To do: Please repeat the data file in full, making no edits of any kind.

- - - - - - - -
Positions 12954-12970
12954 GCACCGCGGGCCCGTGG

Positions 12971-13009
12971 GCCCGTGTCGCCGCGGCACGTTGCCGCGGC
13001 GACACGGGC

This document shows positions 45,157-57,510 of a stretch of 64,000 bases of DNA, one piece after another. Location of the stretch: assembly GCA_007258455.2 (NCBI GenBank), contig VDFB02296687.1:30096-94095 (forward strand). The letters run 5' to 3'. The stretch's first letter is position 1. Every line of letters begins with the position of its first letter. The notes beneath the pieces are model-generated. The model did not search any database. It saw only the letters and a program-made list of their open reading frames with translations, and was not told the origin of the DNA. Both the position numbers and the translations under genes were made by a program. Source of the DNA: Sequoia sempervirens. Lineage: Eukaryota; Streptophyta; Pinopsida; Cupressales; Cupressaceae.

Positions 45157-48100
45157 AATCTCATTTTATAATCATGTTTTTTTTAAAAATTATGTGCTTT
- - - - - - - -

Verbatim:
Positions 12954-12970
12954 GCACCGCGGGCCCGTGG

Positions 12971-13009
12971 GCCCGTGTCGCCGCGGCACGTTGCCGCGGC
13001 GACACGGGC

This document shows positions 45,157-57,510 of a stretch of 64,000 bases of DNA, one piece after another. Location of the stretch: assembly GCA_007258455.2 (NCBI GenBank), contig VDFB02296687.1:30096-94095 (forward strand). The letters run 5' to 3'. The stretch's first letter is position 1. Every line of letters begins with the position of its first letter. The notes beneath the pieces are model-generated. The model did not search any database. It saw only the letters and a program-made list of their open reading frames with translations, and was not told the origin of the DNA. Both the position numbers and the translations under genes were made by a program. Source of the DNA: Sequoia sempervirens. Lineage: Eukaryota; Streptophyta; Pinopsida; Cupressales; Cupressaceae.

Positions 45157-48100
45157 AATCTCATTTTATAATCATGTTTTTTTTAAAAATTATGTGCTTT